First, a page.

A1c of 11, what to do?

Hi every one … i m swiff suffering from type 1 since teens i was dignosed in 7th class but i always take this as my positive point coz it really doesn’t bother me only thing change is i have to take insulin 2 time a day… in start i was on low crab but evenly i ate what ever i want but with little bit restriction in amount … the flow of life going on… now i m in undergraduate life ( dentist to be) which was upto an end… when i was in teen i don’t aware much of hba1c n its control bit due to doctor profession i come to know about that… but when i last checked my hba1c it was 11 i was shocked as it wass very high likee… in my undergraduate life i saw pt in that hba1c on bed having some serious issue but i don’t have any… but the i ho through family physician explain all that … he ask me to start low crab with full diet… i start following all that the after 3 4 month i gone through another test n have 9 hba1c i was like thats god it was coming to normal i continue me y diet but not as properly as i was doing in that time. N i also take care of my insulin timing … but recently when i gone through test it was again 11… now i m confused what should i have to do…

Hi Swiff, I have moved your post to a topic in the main forum so it will be seen by a larger audience.

Are you still only taking insulin 2x/day? If you are, this is the first part of your problem. You should be taking a long-acting insulin such as Levemir, Lantus or Tresiba to handle your basal insulin needs and injecting a rapid-acting insulin such as Humalog, NovoRapid/Novolog, Fiasp or Apidra when you eat (or using a pump). Are you on a modern insulin regimen? Also, are you testing enough or at all? The A1C shouldn’t be too big of a mystery if you are testing. Carb restriction is a valuable tool for improving control but you still need to be meeting your basal and bolus insulin needs with the right insulin regimen or it won’t matter what your diet is.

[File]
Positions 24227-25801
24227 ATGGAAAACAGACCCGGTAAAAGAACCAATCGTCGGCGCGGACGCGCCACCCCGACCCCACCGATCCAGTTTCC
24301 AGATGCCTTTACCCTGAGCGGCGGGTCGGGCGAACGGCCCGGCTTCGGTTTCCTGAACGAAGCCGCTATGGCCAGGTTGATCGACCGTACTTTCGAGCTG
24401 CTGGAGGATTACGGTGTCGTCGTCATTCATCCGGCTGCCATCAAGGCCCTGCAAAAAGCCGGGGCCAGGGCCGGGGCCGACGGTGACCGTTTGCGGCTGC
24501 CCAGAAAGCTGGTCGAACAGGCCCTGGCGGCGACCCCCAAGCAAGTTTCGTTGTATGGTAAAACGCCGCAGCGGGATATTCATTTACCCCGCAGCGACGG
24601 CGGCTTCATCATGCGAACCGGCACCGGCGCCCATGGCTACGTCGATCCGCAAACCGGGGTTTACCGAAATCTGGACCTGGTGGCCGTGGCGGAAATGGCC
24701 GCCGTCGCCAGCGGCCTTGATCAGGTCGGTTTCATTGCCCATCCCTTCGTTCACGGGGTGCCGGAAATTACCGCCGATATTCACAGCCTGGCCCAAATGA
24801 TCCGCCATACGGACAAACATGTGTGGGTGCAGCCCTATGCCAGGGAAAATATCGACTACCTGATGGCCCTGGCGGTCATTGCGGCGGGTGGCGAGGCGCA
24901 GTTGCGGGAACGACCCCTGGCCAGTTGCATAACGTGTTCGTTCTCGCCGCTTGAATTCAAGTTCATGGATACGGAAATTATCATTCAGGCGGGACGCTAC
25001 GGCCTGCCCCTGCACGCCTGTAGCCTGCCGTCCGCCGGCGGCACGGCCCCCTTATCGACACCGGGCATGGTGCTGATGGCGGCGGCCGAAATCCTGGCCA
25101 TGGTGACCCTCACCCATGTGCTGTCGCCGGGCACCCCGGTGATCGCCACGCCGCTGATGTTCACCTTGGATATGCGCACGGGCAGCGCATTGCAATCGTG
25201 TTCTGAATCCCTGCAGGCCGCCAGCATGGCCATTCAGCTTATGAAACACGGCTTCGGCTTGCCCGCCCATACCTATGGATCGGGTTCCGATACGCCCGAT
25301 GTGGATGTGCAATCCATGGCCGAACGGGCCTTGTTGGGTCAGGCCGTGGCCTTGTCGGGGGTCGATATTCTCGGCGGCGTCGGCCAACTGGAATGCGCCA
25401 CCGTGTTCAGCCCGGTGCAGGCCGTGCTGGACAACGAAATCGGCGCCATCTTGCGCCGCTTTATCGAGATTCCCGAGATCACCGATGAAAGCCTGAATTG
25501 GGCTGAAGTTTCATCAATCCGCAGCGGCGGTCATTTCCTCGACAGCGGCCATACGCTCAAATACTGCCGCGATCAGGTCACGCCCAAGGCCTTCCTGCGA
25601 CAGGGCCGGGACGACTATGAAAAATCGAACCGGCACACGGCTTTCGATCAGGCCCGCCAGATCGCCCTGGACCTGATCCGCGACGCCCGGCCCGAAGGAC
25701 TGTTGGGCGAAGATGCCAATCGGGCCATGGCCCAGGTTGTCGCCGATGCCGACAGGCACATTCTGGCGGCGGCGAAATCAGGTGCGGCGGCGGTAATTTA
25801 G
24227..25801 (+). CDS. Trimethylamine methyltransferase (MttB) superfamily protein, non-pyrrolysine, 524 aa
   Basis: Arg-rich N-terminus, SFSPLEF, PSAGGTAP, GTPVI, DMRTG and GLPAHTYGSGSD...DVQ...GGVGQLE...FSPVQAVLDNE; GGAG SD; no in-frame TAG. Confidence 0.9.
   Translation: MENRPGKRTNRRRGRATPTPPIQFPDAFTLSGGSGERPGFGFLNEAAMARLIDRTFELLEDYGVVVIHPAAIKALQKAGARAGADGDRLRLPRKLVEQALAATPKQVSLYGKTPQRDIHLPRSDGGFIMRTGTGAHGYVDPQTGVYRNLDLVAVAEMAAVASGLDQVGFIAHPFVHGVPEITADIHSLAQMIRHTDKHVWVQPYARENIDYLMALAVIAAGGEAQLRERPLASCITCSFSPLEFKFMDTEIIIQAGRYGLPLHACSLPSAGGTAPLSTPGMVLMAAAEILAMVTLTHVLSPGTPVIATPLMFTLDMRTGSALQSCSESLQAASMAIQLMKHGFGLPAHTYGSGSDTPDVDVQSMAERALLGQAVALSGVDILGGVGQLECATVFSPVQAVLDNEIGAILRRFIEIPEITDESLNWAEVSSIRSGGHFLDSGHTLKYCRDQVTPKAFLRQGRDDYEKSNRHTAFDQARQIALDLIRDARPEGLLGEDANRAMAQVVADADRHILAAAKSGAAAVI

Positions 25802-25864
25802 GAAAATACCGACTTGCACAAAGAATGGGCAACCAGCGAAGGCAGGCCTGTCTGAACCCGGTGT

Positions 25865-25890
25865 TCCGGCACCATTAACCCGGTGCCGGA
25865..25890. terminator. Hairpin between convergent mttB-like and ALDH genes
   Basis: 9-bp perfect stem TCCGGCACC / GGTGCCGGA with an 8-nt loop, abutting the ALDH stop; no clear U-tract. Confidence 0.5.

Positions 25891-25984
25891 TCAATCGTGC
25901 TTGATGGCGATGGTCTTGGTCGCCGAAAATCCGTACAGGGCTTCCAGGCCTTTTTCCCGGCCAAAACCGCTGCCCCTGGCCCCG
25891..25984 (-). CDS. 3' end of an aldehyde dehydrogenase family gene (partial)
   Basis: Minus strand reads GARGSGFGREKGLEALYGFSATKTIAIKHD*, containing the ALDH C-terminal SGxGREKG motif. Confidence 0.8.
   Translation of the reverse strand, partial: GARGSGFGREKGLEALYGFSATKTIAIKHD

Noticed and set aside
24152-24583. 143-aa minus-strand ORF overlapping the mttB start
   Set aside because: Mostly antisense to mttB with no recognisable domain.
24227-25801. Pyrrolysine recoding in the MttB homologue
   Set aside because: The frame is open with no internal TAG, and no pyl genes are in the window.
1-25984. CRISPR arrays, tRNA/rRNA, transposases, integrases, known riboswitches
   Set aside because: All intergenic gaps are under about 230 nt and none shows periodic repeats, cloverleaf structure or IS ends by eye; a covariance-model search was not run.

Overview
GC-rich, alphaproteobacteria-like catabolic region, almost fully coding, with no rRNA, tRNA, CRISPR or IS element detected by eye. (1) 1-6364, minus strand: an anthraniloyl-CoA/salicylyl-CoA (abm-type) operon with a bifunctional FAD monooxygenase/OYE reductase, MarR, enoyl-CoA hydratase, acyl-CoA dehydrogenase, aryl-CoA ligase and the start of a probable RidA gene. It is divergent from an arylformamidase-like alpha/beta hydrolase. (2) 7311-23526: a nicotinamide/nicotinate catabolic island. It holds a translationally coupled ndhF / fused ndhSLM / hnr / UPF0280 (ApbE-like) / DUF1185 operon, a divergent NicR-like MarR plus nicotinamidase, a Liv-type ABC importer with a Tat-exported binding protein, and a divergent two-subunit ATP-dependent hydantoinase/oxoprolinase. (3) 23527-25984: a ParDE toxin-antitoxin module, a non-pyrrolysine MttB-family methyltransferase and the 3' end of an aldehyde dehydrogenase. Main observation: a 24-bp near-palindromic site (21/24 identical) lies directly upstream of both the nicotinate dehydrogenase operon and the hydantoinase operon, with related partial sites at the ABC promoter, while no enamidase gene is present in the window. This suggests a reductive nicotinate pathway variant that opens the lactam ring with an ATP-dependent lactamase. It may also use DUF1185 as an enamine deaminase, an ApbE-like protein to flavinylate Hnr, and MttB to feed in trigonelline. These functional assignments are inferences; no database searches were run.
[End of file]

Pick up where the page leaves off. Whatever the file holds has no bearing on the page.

I agree with @Scott_Eric. I recommend that you search online about a basal/bolus insulin regimen. In order to dose insulin well, you need to know what your current blood glucose is and how to correct it if trending in an unfavorable direction. You’ll also need to understand how to calculate an insulin dose for the meals you eat. Carb counting is a necessary skill to do this.

Do you have the resources needed to get a continuous glucose monitor (CGM)? They are expensive and most of us need some help from a government social program or private insurance. If you can’t get a CGM, I would make every effort to secure a glucose meter and a sufficient supply of test strips. More data is better.

Most importantly, try to increase your diabetes knowledge as much as life allows. A good place to start is reading the book, Think Like a Pancreas by Scheiner. Good luck with all your efforts. Participate here and you will find another valuable resource to help you achieve your health goals.


My advice is simple…test more often, four to eight times a day if you can and make corrections as needed. Watch your carbs an limit processed foods. Eat healthy, be kind to yourself.

You are going to feel so much better once you get that a1c down around 6.


Hello I would definitely change your doctor, I would find a endocrinologist that specializes in diabetes and also get on a insulin pump this will make a big difference in your a1c’s
Also I got diabetes type 1 when I was 16 and just because you don’t have something now doesn’t mean you won’t get something then you have no chose your stuck . In have tryed to take care of my diabetes the best I could and it definitely should be your number one priority. Please take care of your diabetes it’s so easy to just try to be normal but that will only down the road put your health in jeopardy, and then your don’t have a choice

Thanks stemwinder_Gray i really need a good advice n counseling to control my diabetes